Presenting work by hundreds of artists and companies from around Australia and overseas every year, Carriageworks has announced it has appointed Voluntary Administrators, KPMG, following a downturn in revenue due to the coronavirus pandemic.
Generating 75% of its revenue outside of government funding, primarily through on-site events and programs, the sudden cancellation or postponement of six months of activities due to restrictions on public gatherings has resulted in an irreparable loss of income.
Activities that had been scheduled for this period included iconic events such as Sydney Writers’ Festival, Mercedes-Benz Fashion Week Australia, and the design event Semi Permanent (aligned with VIVID Sydney).
“Following the earlier loss of shifts for casual staff, in early-April we stood down almost half of our core staff and asked those remaining to move to a three-day week,” said Carriageworks CEO Blair French. “Focussing on essential work only we have been striving to find a way through the impact of the COVID-19 lockdown.”
“Since opening in 2007, Carriageworks has enjoyed the support of both the NSW and Federal Governments, and the generosity of its many partners and donors. During this time it has become a Sydney institution attracting one million visitors a year to the site in Redfern and up to 5000 people every Saturday to the Carriageworks Farmers Market.”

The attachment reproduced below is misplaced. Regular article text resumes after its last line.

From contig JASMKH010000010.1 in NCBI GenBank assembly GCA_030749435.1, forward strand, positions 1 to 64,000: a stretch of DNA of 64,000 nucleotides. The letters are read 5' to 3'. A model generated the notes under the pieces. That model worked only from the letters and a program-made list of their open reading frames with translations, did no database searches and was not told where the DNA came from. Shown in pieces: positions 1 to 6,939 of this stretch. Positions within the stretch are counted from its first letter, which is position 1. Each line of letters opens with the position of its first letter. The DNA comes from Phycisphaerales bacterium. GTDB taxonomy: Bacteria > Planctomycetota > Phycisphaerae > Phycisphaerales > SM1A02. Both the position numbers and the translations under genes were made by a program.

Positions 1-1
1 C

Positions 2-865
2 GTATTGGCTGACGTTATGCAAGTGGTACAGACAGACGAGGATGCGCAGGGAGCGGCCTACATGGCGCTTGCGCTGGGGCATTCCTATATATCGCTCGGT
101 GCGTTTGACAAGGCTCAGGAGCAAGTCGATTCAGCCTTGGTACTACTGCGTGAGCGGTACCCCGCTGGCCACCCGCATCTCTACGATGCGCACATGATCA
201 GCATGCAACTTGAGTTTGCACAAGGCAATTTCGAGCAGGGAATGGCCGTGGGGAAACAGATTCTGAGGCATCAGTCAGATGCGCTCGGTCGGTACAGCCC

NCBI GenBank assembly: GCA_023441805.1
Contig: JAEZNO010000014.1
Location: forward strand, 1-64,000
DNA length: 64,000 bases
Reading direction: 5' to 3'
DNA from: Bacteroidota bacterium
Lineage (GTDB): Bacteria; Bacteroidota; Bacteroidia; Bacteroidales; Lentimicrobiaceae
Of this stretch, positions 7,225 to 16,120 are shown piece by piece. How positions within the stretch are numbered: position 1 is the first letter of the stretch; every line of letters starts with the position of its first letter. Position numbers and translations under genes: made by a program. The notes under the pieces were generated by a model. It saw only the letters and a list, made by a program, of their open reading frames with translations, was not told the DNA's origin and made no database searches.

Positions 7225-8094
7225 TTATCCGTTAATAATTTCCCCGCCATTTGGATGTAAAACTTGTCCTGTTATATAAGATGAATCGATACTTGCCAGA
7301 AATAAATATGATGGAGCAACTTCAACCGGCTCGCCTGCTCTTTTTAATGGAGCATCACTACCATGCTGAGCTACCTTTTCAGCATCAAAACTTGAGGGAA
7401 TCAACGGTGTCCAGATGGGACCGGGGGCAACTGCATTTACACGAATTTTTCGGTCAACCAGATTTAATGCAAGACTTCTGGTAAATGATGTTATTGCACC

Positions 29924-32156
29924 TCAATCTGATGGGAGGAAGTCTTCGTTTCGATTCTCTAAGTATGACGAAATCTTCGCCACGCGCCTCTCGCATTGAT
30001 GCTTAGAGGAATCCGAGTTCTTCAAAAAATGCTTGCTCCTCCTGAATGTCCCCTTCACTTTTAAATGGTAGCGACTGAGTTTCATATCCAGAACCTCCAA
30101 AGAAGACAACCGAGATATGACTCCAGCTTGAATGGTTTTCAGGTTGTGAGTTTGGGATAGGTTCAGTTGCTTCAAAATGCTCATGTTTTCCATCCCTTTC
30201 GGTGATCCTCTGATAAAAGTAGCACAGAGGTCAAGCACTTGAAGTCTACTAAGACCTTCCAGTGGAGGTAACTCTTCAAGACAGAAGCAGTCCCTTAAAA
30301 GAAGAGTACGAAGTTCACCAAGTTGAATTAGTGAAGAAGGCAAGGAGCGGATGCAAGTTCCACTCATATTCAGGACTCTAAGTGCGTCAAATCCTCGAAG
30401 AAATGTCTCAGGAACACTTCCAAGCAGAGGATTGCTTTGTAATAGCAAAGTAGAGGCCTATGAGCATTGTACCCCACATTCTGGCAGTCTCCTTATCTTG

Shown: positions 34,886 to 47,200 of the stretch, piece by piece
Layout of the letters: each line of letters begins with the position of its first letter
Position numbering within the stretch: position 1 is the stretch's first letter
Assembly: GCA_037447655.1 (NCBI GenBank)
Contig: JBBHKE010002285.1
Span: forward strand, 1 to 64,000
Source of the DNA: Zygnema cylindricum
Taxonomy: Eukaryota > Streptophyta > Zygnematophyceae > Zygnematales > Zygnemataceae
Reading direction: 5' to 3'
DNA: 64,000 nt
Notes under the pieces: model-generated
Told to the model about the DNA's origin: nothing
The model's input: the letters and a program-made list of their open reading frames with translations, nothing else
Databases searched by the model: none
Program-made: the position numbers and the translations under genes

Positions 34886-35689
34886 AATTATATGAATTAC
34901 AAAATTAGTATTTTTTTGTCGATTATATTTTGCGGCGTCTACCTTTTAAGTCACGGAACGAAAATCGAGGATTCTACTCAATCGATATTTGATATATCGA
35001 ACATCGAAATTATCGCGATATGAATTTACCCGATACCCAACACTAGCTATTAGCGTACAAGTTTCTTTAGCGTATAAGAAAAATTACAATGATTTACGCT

“But with restrictions on social gatherings likely to remain in place for some time to come, the Board determined that it had no alternative but to place the company into Voluntary Administration,” said Mr French.
KPMG’s Phil Quinlan and Morgan Kelly have been appointed Voluntary Administrators of Carriageworks Limited. Phil Quinlan, Restructuring Services Partner, KPMG Australia said: “We will be working closely with the Carriageworks executive and its stakeholders to try and secure the future of Australia’s largest multi-arts precinct.”
“We will be exploring the possibility of a Deed of Company Arrangement to stabilise Carriageworks’ financial position and allow it to continue its important role for Australian arts and culture. All options are on the table for consideration” said Mr Quinlan.
“The Carriageworks Board regret that this action has had to be taken,” said Mr French. “They are mindful of the impact of this situation upon independent artists and partner companies across the performing and visual arts at a time when the effects of COVID-19 related closures have made this sector so vulnerable.”
“The Board remain hopeful that the Carriageworks facility will be able re-open to artists and community alike once NSW emerges from the effects of the current pandemic,” he said.
Carriageworks is the largest multi-arts centre in Australia. They commission Australian and International artists to make monumental new work that intersects with contemporary ideas. Reflecting the diverse communities of urban Sydney, their artist-led program is ambitious, radical and always inclusive. For more information, visit: www.carriageworks.com.au for details.
Image: Nick Cave, UNTIL (Installation view, Carriageworks, 2018) – photo by Zan Wimberley